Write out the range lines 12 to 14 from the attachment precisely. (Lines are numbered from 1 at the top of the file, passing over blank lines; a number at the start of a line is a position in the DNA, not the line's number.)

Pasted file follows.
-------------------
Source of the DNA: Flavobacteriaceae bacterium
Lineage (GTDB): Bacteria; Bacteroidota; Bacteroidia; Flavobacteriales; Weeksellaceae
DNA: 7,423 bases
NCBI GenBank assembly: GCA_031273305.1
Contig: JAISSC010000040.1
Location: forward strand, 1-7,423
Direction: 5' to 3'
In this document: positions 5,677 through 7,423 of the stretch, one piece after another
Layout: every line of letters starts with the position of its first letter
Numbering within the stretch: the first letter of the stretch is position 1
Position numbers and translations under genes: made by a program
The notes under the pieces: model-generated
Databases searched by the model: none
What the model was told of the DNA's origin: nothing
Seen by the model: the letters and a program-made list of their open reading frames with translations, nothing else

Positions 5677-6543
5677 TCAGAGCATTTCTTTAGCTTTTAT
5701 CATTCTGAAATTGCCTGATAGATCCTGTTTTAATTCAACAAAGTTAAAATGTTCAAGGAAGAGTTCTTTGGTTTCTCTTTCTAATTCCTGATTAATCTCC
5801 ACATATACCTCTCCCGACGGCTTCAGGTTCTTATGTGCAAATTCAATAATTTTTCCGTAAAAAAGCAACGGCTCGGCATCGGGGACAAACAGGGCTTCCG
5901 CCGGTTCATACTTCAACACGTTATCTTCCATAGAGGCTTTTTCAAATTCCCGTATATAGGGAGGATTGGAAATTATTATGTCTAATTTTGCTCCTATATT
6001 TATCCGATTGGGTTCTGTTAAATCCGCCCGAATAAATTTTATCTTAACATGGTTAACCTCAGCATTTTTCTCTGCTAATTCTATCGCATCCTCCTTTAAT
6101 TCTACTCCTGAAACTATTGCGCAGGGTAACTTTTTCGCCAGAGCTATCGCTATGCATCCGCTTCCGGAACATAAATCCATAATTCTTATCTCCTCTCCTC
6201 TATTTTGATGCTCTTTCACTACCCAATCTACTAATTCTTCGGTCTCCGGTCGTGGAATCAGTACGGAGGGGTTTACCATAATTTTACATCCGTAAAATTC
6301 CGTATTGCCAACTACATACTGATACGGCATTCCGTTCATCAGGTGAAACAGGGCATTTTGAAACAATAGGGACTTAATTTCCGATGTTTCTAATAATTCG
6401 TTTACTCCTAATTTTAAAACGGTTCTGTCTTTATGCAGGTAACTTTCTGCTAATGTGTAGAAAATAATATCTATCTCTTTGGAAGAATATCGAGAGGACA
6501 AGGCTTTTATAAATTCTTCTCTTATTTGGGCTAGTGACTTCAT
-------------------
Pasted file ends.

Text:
The notes under the pieces: model-generated
Databases searched by the model: none
What the model was told of the DNA's origin: nothing